Never before have the state Bureau of Forestry and the state Department of Conservation and Natural Resources had a environmental education specialist staffed in one of their state forests.
Usually, the state park system makes use of employees in that position. They organize programs for the public and help educate them.
The newly built Tiadaghton Forest Resource Management Center is the first ever to hire an environmental education specialist, or EES.
Richard Hill, of Loyalsock Township, has been hired at the center to educate the public about the forest and all the outdoor recreation offered in the Pine Creek Valley.
In his new position, he will help answer questions and get involved manning the interpretive exhibit that will be open inside the lobby by the middle of June.
"The bureau felt that having an educator here to help convey the story of forestry as well as to guide outdoor recreation on the Tiadaghton State Forest was a logical fit," said Christina Novak, DCNR press secretary.
"The Tiadaghton lies in the heart of the Pine Creek Valley, which draws countless visitors each year. Visitors to the valley will be able to enjoy guided recreation and nature programs on Pine Creek, on the rail trail and throughout the Tiadaghton State Forest," she said.
The center will feature many ground-breaking exhibits that will tell the story of the forest - from both historical and modern perspectives, she said.
Hill said as he settles into his job he hopes to be able to work with schools, whether it's leading field trips to the area or going inside schools for environmental education.
"We hope to have school groups come to the center and be willing to take ecological education out to the schools as well," he said.
He plans to build a program around what educators may request.
"The newly hired EES will work with conservation volunteers and conduct Act 48 credit-approved teacher workshops for area educators on a variety of conservation topics," Novak said.
"We don't want to just reach out to the schools; we want to reach out to the general public, too," Hill said.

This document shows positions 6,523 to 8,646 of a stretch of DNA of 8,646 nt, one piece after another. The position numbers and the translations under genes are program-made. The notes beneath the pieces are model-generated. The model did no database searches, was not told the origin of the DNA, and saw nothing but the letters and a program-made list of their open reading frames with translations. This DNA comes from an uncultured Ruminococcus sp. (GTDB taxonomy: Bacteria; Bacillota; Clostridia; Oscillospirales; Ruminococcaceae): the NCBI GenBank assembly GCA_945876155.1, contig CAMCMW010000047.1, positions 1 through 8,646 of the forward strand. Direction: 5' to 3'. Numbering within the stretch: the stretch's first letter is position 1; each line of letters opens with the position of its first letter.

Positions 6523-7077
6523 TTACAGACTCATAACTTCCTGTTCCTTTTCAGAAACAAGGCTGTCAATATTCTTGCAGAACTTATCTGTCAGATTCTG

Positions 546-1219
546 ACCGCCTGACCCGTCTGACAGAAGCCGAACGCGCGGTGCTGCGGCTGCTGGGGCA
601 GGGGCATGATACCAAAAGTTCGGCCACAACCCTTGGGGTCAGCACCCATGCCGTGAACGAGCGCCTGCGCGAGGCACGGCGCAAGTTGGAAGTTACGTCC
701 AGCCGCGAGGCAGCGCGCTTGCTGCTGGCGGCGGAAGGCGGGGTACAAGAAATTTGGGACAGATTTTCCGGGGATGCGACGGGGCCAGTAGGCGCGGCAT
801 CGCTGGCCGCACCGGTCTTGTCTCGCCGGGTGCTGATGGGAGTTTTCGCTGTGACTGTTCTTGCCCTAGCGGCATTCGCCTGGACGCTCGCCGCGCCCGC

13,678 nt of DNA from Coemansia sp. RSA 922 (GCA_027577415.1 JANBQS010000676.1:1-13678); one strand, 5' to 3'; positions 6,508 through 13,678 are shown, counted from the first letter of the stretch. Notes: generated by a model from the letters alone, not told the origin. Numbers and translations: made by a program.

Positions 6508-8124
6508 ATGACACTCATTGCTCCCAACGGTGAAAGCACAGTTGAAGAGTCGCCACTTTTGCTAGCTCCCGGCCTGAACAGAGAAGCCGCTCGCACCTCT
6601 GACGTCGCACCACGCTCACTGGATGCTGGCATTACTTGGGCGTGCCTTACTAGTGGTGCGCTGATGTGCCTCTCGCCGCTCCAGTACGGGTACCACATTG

Organizations, such as Scouts and youth or hiking groups, can contact him to schedule programs. He is considering programs about fishing, kayaking and guided rail trail outings.
"I can put on a tour of the rail trail or even the Pine Creek waterway," he said. "The sky is the limit as far as what we can do."
Weekend programs will start soon, he vowed.
Hill has plans for a small tract of forest behind the center. The newly timber-cut tract is a young section, a regenerating forest.
"I hope to put on a nice half-hour walk in the area and around it," Hill said.
He plans to explain the timbering process, explain what foresters do and show what plants are growing in the new cut.
"It's an interesting section. It's going to be a great teaching laboratory because of the problems like (invasive species), which are all there, and some of the solutions (to them) are all there, too," he said.
Hill has been a hunter and a fisherman all his life, mostly in the Loyalsock State Forest, but he loves the Tiadaghton area, too.
"It really is one of the most beautiful places in Pennsylvania," he said. "As you go up the Pine Creek Valley, you have a diverse ecosystem, wild areas, swamps and a lot of natural areas with unique plants."
The Tiadaghton is a prime example of a cross-section of what forests in Pennsylvania are like.
Another aspect of the job is to explain to the public why the gas-drilling activity is happening on the state forest land.
Hill is a retired teacher. He was employed for 22 years in Williamsport-area high and middle schools.
After retirement, he decided to continue his education and received a master's degree in forest resources.
"The EES job is really the job I wanted because it takes advantage of my teaching background and also it's in the forest, using both things I had (wanted), he said. "It was a dream come true."